The intricacies and beauty found in nature are hard for artists of any age to replicate. Through some simple color washes and careful placement these botanical prints are some of the most intricate and interesting artwork that we have made in ages.
I love that reproducing nature’s details is not left to technical drawing skill. Nature already did the hard work for you. This process can just as easily be enjoyed by a preschooler as an accomplished adult artist.
Get out those art supplies…
You also need some decently heavy paper, bonus points if it’s watercolor paper. Working on nice paper is such an advantage and it doesn’t have to be expensive. A student grade watercolor pad costs less than a couple of coffees and will last through many projects!
Watercolor paper has a little texture to it. We’re going to be using lots of water and color and copy paper will just not hold up this time.
Botanical prints need leaves of couse…
These leaves are the main attraction in our botanical prints. You don’t want leaves that are dry and crunchy. They should be pliable and able to lay somewhat flat. I used fern fronds and leaves from our Japanese maple tree because they have such pretty shapes. Experiment.
Painting this watercolor wash in which to lay the leaves is a quick and spontaneous process. If you are slow and careful the color will dry too quickly and you’re outta’ luck.
First, take a clean brush and plain water and spread some water around. You can go clear to the edges or make an interesting splotchy shape. The color will stay within the borders of the water.
Add color. This should be fun and quick. Splotches of colors, drips, grand flourishes; any way to quickly get lots of pigment onto your paper will do.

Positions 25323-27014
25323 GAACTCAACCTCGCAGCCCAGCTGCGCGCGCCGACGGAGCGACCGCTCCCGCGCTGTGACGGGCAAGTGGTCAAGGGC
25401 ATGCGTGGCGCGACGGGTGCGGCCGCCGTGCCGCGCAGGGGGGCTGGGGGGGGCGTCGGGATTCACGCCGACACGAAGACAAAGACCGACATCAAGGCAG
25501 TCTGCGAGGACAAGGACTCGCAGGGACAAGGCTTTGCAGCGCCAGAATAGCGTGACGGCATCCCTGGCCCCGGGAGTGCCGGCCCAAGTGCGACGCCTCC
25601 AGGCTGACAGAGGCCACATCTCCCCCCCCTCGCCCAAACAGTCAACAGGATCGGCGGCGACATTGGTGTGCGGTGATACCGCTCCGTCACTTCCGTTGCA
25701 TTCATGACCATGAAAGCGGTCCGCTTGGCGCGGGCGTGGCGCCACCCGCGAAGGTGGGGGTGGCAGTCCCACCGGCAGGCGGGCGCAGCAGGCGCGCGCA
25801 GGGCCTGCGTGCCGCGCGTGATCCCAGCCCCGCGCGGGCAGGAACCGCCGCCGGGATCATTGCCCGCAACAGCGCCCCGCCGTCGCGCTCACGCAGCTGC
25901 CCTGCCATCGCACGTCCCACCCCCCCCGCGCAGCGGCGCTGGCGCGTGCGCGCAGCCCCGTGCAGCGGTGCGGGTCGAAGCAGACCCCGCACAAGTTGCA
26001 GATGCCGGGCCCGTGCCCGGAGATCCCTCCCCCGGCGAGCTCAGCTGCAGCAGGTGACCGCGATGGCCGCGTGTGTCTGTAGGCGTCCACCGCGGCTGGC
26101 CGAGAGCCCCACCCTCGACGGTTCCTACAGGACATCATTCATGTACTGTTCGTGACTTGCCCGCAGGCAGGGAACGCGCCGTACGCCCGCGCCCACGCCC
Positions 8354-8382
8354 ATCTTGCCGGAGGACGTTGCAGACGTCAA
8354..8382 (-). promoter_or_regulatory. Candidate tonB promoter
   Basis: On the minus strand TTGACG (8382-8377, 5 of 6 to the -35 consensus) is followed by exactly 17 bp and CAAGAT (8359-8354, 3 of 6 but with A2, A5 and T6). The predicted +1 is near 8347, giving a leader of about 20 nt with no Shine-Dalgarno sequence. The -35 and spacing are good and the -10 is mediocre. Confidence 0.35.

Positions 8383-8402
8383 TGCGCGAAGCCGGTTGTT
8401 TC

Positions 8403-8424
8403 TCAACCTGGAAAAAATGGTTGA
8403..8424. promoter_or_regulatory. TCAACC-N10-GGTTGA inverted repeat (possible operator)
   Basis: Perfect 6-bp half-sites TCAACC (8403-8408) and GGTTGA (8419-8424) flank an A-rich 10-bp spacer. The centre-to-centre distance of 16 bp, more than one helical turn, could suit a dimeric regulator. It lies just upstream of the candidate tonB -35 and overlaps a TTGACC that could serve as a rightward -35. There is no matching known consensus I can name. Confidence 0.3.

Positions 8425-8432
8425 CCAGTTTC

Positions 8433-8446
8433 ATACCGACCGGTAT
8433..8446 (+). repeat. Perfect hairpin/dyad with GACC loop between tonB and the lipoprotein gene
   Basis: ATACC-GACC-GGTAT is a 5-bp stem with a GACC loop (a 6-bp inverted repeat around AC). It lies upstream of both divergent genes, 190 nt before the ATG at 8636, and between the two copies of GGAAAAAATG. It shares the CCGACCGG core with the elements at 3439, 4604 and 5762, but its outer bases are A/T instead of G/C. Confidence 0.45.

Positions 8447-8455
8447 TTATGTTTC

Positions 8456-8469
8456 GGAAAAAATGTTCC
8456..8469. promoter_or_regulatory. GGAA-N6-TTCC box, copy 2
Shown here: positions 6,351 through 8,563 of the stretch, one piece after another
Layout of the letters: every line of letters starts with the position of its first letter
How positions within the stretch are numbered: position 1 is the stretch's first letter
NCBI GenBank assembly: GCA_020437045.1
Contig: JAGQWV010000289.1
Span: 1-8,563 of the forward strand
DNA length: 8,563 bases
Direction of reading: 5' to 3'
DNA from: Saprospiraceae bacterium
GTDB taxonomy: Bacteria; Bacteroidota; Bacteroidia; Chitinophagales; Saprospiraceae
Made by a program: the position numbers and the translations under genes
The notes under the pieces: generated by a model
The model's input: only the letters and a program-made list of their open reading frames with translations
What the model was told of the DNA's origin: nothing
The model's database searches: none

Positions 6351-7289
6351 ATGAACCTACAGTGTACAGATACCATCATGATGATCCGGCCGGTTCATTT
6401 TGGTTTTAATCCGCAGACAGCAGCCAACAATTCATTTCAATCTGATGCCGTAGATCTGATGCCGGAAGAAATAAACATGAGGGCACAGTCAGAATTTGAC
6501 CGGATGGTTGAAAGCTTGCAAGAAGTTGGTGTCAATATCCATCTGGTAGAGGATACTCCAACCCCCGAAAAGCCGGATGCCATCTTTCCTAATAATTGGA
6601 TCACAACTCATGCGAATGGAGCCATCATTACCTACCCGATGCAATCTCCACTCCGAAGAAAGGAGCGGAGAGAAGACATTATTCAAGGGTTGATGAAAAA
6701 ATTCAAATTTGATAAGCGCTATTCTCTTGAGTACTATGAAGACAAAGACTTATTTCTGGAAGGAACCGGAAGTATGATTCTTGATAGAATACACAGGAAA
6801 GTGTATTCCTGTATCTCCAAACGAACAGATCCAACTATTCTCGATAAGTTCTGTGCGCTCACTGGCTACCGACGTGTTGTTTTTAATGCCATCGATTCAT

While the paint is still very wet lay the leaves down in the paint. leaves may overlap or go off the page. I even tore some of my fern fronds into pieces before laying them down.
Once leaves were down I plopped down some more color by loading my brush with color and squeezing it with my fingers. I did this in places I wanted to emphasize with extra color or places that looked as if they were to dry for the leaves to “stick.”
Patience is not my virtue…
These babies take a looooong time to dry. Because we used so much water and because there are leaves stacked on our artwork this took forever. I came home from a ball game and eagerly ripped leaves off of one painting only to discover pools of color beneath the leaf.
The leaves must stay in the watercolor till it’s completely dry in order to capture all of their awesome details. I ended up leaving mine to dry overnight. This was hard, but I managed.
This picture illustrates the difference between using liquid watercolor and dry cake watercolor. I’m a big fan of the “use what you have” philosophy. I cook that way, I make art that way, and I parent that way. You can see that both types of paint produce an effect worth trying out.
It is worth noting that when using the liquid watercolors I did dilute them for the original watercolor wash but dropped some pure color onto the page after the leaves were down. Experiment with what works for you.
The end or a new beginning…
Not to wax all philosophical on you but once you take the leaves off you have a choice; is your artwork done or is the beginning of something else? As beautiful as these are just having taken the leaves off I see so many possibilities. Pen and ink on top of the watercolor prints is at the top of my list to try.